Throughout human history the vast majority of marriages have been arrangements. When the lust begins to wane in an arranged marriage, no one panics or runs off to the nearest therapist. For many participants the change is welcome. In others it feels like par for the course.
When marriages are arranged, those who seek the joy of romantic love often look outside of marriage. Traditionally, adultery has been the go-to cure for waning sexual desire.
For many people it still is.
But, what about the couples who married for love and who find that the thrill has gone? If adultery is not an option, what are they to do?
For nearly all members of the human species the gradual decline of sexual desire feels like it has something to do with biology. If you believe that biology is a social construct you might have trouble adapting to advancing age. If you begin to believe that your mind can change the course of biology you will be engaging in depressive thinking. Accepting reality may be a good, though paradoxical way, to keep desire alive in a love marriage.
Most people believe that conjugal desire is dampened by everyday domestic routines. They believe that they can revive lust by introducing more surprises and more spontaneity… or a few more trips to Victoria’s Secret.
They fail to notice that too much surprise and spontaneity can create insecurity and undermine trust and confidence. If you don’t know whether your spouse will show up on time for the appointment, you might have difficulty feeling intimate with him or her. How easy is it to continue loving someone who causes you unnecessary stress.
Daniel Jones offers an overview of the latest advice on offer from the world of marriage counseling. He seems chagrined by the fact that these counselors are offering more routines. Up to a point, one feels that he is right. How exciting can it be to schedule love making?
Jones describes what people find when their marriage counseling is designed to restore their waning sexual desire:
It won’t take long for them to find out that, surprisingly, the most recommended strategy for reigniting passion in marriage — passion that has waned in part because of the deadening weight of its routines — involves loading up the relationship with even more routines: date nights, couples counseling, dance classes, scheduled sex, 10 for 10s (committing to 10 hugs of 10-seconds in duration every single day), fresh flower Fridays (a boon to the local florist, if not your marriage), required kisses upon parting, lunchtime exchanges of erotic texts, and possibly some creative midday play at the local Holiday Inn involving silk scarves and an eye patch.
Such restorative activities fall into two groups: drudgery and spice. The drudgery, like research and couples counseling, is supposed to be hard work, whereas the spice, such as “creative” bedroom play and kisses upon parting, is supposed to be fun. Depending on a couple’s proclivities, however, the drudgery may turn out to be fun (like reading to each other in bed from marriage improvement books) and the attempts at spice may start to feel like work (having to get out of the car and go back inside because you yet again forgot your required parting kiss).
These attempts at relighting the flame may work for some, but for others they seem to be less about feeling sexy or “rediscovering” each other than they are about demonstrating a nose-to-the-grindstone determination to try anything to stay together and remain vital, which can have a bonding appeal of its own.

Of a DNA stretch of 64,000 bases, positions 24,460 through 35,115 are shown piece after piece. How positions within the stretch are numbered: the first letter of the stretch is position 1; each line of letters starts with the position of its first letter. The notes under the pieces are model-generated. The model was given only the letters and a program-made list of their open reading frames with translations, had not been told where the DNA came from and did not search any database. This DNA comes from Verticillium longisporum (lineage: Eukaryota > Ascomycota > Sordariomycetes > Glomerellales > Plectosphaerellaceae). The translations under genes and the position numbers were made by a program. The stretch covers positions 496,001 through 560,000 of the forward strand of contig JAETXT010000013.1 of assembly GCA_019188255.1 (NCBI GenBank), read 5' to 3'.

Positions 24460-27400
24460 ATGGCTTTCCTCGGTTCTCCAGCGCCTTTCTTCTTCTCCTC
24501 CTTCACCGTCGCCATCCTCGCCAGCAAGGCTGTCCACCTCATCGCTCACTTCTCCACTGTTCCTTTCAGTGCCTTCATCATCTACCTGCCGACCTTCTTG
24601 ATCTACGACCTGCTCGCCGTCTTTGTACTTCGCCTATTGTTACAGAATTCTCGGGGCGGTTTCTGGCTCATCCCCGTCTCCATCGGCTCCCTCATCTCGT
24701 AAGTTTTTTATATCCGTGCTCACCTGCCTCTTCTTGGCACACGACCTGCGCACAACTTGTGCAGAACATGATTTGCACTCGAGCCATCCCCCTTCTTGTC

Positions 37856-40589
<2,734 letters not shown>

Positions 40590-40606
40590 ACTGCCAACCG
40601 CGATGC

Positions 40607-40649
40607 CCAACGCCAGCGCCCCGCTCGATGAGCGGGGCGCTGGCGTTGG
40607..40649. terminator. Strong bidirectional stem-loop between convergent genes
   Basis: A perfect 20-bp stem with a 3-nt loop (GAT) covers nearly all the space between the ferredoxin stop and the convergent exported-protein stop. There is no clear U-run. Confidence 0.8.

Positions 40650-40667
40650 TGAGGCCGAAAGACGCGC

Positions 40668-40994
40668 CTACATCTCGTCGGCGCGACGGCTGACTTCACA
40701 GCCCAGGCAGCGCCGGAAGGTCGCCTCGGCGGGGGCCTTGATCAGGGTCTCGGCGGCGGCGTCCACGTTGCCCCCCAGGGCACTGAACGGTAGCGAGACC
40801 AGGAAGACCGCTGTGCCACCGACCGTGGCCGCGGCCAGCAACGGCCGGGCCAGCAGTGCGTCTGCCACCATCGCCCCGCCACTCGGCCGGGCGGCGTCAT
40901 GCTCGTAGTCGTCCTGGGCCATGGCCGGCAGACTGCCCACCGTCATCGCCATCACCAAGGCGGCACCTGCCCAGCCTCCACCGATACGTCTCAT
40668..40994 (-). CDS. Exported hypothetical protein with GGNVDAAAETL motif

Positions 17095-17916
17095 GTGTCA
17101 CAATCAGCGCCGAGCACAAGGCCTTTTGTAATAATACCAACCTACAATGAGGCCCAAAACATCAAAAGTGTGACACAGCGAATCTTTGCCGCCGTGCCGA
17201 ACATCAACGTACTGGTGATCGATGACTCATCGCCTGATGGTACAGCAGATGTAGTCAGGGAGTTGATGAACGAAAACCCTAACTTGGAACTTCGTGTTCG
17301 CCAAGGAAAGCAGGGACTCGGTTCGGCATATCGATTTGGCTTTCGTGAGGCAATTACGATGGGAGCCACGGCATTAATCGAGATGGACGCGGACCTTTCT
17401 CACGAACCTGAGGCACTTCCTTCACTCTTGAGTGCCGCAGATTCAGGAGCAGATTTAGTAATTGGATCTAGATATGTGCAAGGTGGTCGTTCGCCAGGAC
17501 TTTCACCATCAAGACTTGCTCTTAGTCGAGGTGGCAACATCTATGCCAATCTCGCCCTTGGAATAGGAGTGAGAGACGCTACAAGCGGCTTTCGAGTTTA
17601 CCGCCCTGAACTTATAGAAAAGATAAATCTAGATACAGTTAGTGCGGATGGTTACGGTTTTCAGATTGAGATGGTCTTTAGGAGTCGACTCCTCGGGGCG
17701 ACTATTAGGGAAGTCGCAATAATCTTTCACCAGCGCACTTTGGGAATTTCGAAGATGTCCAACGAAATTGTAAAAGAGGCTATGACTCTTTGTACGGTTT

Jones is correct on the last point. Couples that undertake these exercises are, at the least, working together. It is surely better (and even sexier) to engage in cooperative enterprise than to be at cross purposes.
Unfortunately, far too many people believe that they can rekindle sexual desire by provoking and stoking conflict. In the short run, it might well lead to some great make-up sex, but that is a misdirection. Eventually, conflict will be so exhausting and will create so much insecurity that it will extinguish most concupiscent longings.
It might not make very much sense but couple harmony is essential to sustaining sexual desire.
Spouses need to feel that they are together, as a couple. Couples routines contribute mightily to this togetherness, in large part because they do not cause people to waste their time deciding who is going to do what, when, and how. As I said, you feel much closer to a spouse you know you can always count on.
Spouses who feel that they are independent, autonomous individuals will not feel like they are together. Each will each be marching to his or her own drum. They might occasionally go bump in the night, but their intimacy will feel more like a chore than like fun.
In many ways, one of the most effective ways to kill desire is to politicize a marriage. If you are conducting your marriage according to the dictates of an ideology, you will probably not be doing what needs to be done to function as part of a couple. You will prefer to sharpen conflict than to negotiate compromise. Eventually, you will grow apart and lose that loving feeling.
If you want to bring back the desire, try depoliticizing your marriage.
Also, unlearn what you learned in school. Especially, unlearn the bad mental habit of criticizing and finding fault with yourself, your nation, your job and especially your spouse.
If you spend your time finding fault with your spouse you will be diminishing desire. If you believe that dissent and criticism are signs of conjugal loyalty you are going to have a problem sustaining desire.
People who are depressed often excel at criticizing others. People who are depressed often rationalize their criticism of others by saying that they are highly self-critical. People who are depressed often feel disconnected from other people. People who are depressed suffer a conspicuous lack of sexual desire.
One does well not to emulate their example.